Network Rail reforms announced today will aim to see new firms come into the rail infrastructure sector, encourage innovation and boost up-front funding.
The reforms announced have come out of the review by former ICE president Professor Peter Hansford into barriers to innovation in the rail network. The review aimed to uncover the barriers to innovation and project delivery that deter potential suppliers from getting involved in Network Rail infrastructure projects.
Network Rail chief executive Mark Carne said: “A growing railway drives the economy, jobs and housing and by welcoming open competition into the core of our business we will increase the pace of innovation, creativity and efficiency and could deliver even more improvements to our railway and for the people that use and rely on it every day.
“I am determined to create an environment where innovative third party companies can compete for and directly deliver railway projects. These reforms mark the next stage of Network Rail’s transformation having already decentralised into nine devolved individual businesses.”
Under the new plans Network Rail has said it will publish a regular pipeline of opportunities for firms. There will be service level agreements so that these are delivered to the required standard. Network Rail will also create project champions who will work with outside firms to help ensure successful projects.
In order to boost innovation, firms that offer a product taken up by Network Rail will be able to take a share in the money saved by the innovation.
Under the reforms, third parties investing in the rail system could also have a choice over who delivers the project.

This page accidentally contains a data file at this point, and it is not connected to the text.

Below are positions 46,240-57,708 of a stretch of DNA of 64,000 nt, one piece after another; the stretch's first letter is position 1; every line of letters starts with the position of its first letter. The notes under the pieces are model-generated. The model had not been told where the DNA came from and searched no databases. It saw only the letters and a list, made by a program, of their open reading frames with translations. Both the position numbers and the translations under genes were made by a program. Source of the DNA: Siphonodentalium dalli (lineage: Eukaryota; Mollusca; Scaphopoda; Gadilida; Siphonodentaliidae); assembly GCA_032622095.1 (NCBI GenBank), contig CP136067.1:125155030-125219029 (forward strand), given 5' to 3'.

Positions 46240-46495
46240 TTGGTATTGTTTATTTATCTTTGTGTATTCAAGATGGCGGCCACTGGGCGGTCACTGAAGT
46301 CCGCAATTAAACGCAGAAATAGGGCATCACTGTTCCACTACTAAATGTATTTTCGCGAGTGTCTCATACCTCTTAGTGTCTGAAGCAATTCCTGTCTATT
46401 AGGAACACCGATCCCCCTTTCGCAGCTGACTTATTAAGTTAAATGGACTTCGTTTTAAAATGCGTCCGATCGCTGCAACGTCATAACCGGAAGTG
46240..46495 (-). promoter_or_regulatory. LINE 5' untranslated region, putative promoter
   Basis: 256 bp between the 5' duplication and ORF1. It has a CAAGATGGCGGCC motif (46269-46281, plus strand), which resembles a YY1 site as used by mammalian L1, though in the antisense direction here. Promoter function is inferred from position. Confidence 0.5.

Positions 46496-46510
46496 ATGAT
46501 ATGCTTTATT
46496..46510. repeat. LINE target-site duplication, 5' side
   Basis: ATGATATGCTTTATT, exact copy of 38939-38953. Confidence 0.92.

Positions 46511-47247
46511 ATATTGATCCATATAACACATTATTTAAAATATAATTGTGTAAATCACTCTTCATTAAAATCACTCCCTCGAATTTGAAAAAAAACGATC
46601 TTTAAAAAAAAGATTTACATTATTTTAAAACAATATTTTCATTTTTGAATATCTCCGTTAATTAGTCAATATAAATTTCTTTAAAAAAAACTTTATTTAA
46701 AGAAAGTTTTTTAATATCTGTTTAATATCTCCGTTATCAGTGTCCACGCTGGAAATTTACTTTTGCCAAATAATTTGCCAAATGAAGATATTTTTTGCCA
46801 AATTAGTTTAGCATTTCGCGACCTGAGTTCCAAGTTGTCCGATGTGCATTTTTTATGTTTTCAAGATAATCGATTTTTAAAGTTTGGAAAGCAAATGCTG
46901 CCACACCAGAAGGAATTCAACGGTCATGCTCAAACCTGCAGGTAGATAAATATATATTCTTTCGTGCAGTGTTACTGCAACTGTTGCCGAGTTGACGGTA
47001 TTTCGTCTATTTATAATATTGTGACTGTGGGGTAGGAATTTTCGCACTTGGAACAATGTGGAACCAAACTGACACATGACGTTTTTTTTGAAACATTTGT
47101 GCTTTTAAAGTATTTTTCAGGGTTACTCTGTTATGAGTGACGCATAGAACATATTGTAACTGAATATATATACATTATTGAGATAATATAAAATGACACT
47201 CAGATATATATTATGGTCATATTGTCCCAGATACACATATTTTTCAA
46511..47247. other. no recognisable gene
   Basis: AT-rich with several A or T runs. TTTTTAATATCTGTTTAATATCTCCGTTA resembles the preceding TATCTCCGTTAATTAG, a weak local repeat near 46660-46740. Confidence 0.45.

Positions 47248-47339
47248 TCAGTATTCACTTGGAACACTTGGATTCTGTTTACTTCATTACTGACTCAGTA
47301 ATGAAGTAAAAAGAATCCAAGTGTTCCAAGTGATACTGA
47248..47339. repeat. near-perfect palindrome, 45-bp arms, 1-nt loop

One of the first examples of railway projects being privately financed is Network Rail’s new two-year deal with signalling and train control specialists Resonate. Resonate is picking up much of the costs to install and run the system. If reactionary delays are reduced as predicted, the compensation paid to train operating companies will also shrink and the money saved will be shared between Network Rail and Resonate.
The move comes as Network Rail struggles to fund its troubled control period 5 (CP5). During the period, projects that have been particularly problematic include rail electrification, including the electrification of the Great Western main line, which has gone over budget by £2.1bn since 2013 to £5.58bn according to a report by the National Audit Office. In addition, earlier this month, transport secretary Chris Grayling also scrapped three electrification projects around the country which were due to take place in CP6.